Both methods breakout the mCu pins. Both methods standardize the format.

Gadgeteer is cool as it breaks those 2 Arduino header rows into smaller groupings. Arduino has many shields available to it already.


As far as what mainboard would work for you, it all depends on what you intend to do with it and what your budget is.


If I get a G400 and I get the breakout board for it, does that mean that I can program all the IO ports regardless of their socket designations in out project, and I can use the Gadgeteer sockets in their way for other projects. I mean to ask, can I have it both ways, complete control of the IO ports or allowing the system to control or regulate what can be done with the various lettered sockets?

The G400 looks like a monster of a board with a lot of potential. Is there a mini-usb port on the G400 or the breakout board, or would I need to lash the USB port up before actually doing any programming?


Generally you can use all (or nearly all) Pins as digital input or output.
Some of them can alternatively be used as SPI, PWM, UART, …
By this most of the pins have 3 functions: Digital in, digital out + special.

What geadgeteer doe,s is combining 7 of these pins to get a standard Gadgeteer socket.
But you can use all of these pins also directly by creating a InputPort, OutputPort, SPI, … class with the right pins.
It does not really matter if you use a Gadgeteer project or not.
As long as the pin is not already initialized by something else (like by connecting a Gadgeteer module in designer to it, or by initializing a LCD display, you can initialize it as you wish, and connect your custom hardware to it.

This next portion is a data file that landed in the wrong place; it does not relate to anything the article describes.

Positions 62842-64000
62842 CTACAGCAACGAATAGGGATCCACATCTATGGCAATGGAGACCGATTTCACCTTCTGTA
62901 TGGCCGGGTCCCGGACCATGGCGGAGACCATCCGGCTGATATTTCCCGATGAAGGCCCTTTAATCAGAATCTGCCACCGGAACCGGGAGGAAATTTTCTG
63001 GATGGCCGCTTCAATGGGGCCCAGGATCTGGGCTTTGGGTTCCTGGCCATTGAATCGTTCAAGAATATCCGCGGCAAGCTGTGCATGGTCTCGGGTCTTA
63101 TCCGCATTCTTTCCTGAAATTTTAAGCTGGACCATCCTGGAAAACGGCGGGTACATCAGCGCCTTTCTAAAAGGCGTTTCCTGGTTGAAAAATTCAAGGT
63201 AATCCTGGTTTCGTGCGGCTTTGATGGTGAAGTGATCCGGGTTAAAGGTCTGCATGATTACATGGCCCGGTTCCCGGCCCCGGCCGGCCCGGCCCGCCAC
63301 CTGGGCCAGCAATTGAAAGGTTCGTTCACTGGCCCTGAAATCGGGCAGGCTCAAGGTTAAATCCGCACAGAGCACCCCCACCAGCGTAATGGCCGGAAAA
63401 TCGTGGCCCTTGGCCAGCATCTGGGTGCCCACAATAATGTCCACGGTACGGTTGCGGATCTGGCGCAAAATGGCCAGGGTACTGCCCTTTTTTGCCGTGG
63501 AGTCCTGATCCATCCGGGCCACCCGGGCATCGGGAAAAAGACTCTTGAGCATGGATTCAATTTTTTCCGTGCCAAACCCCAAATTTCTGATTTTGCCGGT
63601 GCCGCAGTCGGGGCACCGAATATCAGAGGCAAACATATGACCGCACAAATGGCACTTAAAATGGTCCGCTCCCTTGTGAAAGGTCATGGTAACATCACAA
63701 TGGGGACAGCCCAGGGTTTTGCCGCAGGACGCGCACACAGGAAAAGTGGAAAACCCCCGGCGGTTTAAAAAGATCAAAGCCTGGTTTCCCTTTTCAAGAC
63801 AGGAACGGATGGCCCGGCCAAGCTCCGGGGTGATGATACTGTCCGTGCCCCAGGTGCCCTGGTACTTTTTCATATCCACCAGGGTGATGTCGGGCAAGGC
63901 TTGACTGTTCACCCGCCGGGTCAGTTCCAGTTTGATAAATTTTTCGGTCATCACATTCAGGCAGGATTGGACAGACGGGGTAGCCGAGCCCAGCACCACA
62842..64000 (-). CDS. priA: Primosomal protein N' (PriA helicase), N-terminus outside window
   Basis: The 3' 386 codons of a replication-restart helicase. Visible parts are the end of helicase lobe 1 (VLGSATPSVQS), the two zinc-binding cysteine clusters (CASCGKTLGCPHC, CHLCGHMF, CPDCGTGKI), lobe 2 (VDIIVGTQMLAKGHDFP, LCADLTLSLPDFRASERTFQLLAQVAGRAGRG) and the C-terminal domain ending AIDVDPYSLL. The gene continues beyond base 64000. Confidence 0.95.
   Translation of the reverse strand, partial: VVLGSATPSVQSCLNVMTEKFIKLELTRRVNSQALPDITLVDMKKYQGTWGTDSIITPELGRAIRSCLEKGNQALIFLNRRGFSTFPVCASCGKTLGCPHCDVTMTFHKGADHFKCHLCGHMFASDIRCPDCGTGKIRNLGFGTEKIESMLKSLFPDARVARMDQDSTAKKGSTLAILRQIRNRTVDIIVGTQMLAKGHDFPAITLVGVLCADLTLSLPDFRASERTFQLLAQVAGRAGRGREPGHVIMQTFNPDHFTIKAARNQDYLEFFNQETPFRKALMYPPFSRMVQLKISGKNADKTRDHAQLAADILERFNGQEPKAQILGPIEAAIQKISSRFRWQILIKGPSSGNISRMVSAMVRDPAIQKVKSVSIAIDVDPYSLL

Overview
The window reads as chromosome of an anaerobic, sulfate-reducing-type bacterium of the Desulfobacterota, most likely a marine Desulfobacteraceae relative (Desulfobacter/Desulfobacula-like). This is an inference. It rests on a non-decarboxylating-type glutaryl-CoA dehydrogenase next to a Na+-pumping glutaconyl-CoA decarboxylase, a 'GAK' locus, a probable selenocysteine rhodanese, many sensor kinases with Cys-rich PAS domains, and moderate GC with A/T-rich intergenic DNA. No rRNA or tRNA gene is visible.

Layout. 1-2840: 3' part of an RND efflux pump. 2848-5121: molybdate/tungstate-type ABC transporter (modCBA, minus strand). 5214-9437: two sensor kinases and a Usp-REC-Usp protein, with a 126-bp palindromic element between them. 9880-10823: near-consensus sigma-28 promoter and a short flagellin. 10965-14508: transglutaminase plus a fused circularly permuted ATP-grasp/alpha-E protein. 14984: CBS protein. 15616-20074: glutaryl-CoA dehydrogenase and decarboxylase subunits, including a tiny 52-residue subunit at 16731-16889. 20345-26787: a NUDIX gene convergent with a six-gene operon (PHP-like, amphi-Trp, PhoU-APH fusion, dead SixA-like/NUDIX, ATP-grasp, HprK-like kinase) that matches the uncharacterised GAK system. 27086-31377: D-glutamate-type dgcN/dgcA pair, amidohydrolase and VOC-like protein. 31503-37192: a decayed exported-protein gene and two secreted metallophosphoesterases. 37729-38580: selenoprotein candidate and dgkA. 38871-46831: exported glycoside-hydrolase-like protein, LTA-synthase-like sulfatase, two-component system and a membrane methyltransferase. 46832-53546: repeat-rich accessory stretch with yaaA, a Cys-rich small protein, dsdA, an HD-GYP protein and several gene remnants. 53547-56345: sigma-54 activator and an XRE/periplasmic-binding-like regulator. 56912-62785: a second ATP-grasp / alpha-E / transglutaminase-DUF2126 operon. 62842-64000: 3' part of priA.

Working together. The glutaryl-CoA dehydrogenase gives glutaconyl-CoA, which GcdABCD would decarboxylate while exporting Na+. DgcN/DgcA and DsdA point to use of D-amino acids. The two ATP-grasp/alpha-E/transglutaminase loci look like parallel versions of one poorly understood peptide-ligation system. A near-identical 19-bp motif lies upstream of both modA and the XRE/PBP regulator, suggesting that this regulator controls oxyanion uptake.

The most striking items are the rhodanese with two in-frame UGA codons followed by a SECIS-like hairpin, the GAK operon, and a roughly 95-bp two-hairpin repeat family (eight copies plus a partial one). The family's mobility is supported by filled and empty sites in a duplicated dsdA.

I started with NETMF and the netduino and found it to be a good product. I then shifted to the Raptor (G400) as I wanted a more powerful processor and to be able to add stuff like RS232, RS485, and a variety of displays and sensors quickly, and this is quite painless with Gadgeteer. Of course, they do not have everything, but check out the Community Creations as there are more and are being added to.

Finally, as was mentioned in previous posts there are several ways to quickly hook up your own stuff. I like the Breakout TB10 as it just needs a screwdriver to attach a wire. There is also a very inexpensive header (G Plug Module) that plugs into any socket, and I have soldered wires, or pins and sockets to it for a more compact way to add devices. See:

Neither site has instant support from the forum, but I have found GHI to be better, and that may be because they seem to have a larger user base, and are perhaps a bigger enterprise. In the case of GHI was recently a little unhappy that an issue I had did not seem to be addressed, but after a reminder or two, they responded by sending a bug fix set of code to try that they had been working on, and it worked. And they apologized for not keeping me informed. I sure can’t complain about that!